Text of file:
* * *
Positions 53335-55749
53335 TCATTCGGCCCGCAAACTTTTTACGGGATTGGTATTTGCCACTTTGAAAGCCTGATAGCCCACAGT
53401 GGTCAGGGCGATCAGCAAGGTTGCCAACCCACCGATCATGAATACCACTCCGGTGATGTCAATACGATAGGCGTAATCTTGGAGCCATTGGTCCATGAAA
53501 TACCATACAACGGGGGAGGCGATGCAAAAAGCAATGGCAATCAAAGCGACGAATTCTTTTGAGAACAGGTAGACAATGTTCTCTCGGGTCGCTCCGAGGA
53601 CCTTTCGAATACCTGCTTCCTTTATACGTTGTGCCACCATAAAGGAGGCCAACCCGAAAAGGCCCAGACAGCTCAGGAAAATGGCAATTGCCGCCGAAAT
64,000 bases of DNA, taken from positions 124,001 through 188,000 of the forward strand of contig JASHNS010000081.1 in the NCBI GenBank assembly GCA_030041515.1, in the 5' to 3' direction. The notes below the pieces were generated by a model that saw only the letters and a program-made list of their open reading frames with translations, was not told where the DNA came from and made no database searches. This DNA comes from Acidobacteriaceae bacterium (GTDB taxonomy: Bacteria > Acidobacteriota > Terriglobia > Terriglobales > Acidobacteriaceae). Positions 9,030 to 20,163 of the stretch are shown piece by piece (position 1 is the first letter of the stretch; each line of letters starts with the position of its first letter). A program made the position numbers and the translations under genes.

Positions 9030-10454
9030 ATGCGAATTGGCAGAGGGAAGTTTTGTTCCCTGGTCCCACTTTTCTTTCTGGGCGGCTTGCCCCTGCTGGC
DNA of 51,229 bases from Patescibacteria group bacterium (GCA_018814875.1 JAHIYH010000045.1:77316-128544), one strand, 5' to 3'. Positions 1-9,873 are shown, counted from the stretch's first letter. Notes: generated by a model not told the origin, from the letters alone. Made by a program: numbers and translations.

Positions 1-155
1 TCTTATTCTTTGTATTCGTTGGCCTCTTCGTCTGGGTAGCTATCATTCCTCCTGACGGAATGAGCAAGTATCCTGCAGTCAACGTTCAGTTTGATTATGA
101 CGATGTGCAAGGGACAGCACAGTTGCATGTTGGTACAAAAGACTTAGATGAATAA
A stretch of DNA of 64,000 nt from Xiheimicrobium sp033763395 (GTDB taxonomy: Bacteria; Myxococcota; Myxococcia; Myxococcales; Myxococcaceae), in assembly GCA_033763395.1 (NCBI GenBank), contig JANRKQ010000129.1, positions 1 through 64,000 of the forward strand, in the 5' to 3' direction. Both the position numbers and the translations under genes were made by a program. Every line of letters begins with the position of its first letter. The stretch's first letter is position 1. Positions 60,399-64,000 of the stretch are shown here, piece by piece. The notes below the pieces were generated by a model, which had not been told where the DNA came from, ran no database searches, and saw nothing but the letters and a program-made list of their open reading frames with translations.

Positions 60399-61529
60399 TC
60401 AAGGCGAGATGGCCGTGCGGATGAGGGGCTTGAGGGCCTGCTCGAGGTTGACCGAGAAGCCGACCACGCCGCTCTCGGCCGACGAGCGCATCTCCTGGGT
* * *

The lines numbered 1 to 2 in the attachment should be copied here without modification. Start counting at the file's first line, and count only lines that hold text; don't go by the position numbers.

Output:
Positions 53335-55749
53335 TCATTCGGCCCGCAAACTTTTTACGGGATTGGTATTTGCCACTTTGAAAGCCTGATAGCCCACAGT